Abstracts: art or science?

With calls for abstracts currently open for the 9th BEAR Postgraduate Researcher Conference and the Research Poster Conference 2019, now seems like a good time for a post on writing good abstracts.

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Research Poster Conference 2018

One way to think about conference abstracts is that they are a sales pitch for your presentation/poster.  You are trying to sell your presentation first of all to the conference organisers, and then if accepted, to the conference attendees who will be using the abstracts to decide which presentations to attend and which posters to seek out.  Continue reading “Abstracts: art or science?”

Why you should take part in the Research Poster Conference

Presenting your research in a poster format might seem like a daunting task, but there are many reasons that this is an essential task for PGRs. Jenna Clake, from the College of Arts and Law, shared her experience of participating in the Conference with us…

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I presented my research at the Research Poster Conference last year, with a poster entitled ‘Do You Think I’m Crazy?: Feminine and Feminist Humour in the Absurd’. As a Creative Writing PhD researcher, sometimes it is difficult to gain the opportunity to disseminate my research to a wide audience. My research focuses on two main areas: my ‘creative’ work (poetry) and my ‘critical’ work (researching literary theories and trends). I rarely have the chance to talk about the latter, especially to academics and researchers outside my specialism, so the Research Poster Conference offered the chance to receive some much-needed peer review.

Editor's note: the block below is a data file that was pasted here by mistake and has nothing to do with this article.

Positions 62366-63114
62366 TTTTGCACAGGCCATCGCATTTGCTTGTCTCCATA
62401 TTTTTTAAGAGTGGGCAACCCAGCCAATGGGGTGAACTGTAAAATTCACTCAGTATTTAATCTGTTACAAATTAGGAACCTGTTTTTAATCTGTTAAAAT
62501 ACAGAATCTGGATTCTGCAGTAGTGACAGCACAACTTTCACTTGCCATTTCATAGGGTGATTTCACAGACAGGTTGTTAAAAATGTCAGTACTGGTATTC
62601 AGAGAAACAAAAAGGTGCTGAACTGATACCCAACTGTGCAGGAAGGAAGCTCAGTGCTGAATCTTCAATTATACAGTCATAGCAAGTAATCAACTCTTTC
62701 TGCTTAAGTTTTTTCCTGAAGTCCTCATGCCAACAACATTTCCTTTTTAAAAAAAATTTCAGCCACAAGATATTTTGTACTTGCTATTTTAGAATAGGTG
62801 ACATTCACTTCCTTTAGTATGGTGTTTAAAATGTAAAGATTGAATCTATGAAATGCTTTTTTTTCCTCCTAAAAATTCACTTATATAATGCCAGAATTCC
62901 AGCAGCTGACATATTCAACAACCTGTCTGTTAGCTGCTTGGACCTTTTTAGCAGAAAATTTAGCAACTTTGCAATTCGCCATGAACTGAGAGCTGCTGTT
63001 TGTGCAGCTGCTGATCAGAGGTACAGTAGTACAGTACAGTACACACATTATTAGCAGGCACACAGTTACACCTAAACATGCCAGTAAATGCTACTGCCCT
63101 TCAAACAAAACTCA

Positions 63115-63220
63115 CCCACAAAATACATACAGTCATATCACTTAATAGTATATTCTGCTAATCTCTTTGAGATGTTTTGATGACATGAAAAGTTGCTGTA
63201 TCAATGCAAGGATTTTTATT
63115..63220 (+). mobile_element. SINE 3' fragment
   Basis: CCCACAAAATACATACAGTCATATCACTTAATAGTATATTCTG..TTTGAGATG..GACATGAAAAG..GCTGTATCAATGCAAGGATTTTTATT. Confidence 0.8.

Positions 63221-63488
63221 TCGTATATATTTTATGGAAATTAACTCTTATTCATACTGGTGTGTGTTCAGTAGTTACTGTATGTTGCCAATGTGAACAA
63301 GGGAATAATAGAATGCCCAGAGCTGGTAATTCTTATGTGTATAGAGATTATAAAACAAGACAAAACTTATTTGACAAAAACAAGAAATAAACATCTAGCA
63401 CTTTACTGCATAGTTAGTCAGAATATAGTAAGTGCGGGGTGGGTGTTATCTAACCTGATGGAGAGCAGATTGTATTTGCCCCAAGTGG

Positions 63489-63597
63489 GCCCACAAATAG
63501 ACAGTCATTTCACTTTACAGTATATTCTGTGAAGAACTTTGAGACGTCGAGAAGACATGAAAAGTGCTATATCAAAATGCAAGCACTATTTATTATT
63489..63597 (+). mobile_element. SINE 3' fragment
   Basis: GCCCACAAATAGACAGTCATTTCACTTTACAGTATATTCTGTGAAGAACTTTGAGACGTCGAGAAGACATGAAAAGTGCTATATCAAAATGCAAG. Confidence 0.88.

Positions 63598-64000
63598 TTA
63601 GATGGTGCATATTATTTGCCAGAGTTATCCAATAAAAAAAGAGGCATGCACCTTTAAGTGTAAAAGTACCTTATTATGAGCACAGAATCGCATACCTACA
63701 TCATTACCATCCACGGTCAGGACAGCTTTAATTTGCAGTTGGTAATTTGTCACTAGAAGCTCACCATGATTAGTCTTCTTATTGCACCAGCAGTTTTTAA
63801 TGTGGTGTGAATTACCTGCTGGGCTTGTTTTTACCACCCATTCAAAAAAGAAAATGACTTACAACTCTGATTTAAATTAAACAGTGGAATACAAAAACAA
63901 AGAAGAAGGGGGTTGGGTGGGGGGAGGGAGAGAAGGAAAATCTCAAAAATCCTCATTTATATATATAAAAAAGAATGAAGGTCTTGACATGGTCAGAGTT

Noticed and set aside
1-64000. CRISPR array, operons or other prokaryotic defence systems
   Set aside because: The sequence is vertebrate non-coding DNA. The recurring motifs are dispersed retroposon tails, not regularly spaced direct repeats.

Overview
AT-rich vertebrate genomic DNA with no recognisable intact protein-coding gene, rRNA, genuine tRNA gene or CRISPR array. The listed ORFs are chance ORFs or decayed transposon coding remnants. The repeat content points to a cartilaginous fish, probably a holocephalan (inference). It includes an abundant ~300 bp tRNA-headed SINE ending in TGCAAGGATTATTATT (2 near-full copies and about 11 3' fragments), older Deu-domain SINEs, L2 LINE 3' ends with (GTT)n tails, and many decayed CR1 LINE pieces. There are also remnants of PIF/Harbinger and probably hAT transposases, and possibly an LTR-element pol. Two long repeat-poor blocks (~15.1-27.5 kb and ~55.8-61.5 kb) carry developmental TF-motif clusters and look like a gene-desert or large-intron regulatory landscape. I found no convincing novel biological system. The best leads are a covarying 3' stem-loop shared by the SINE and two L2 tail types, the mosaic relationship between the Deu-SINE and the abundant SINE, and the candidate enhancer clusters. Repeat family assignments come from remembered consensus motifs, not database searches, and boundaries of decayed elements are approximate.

The exercise of creating a poster to share your research is helpful in terms of identifying the key aspects and terms of your project. Continue reading “Why you should take part in the Research Poster Conference”

Present your research with confidence

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Mathew Schofield, winner of the University of Birmingham 3MT 2016, presenting at the final.

An important part of the research process is communicating and disseminating your work.  There’s no point in doing the research in the first place if no-one gets to hear about what you’ve discovered.  One key route for dissemination is in writing, but equally as important is communication through oral presentation.  Oral presentation has a key advantage in that it allows immediate dialogue with your audience, enabling dynamic knowledge exchange and debate which will ultimately benefit your research.

Everyone feels apprehensive about the prospect of presenting their research in front of an audience, but it’s important to focus on the exciting opportunity you’ve been offered to share your research and discuss it with interested people.  Remembering why you signed up to present in the first place is helpful in overcoming your nerves, as well as helping you prepare a successful presentation; clarity about your central message and the nature of your audience will help you focus on what really needs to be said and how. Continue reading “Present your research with confidence”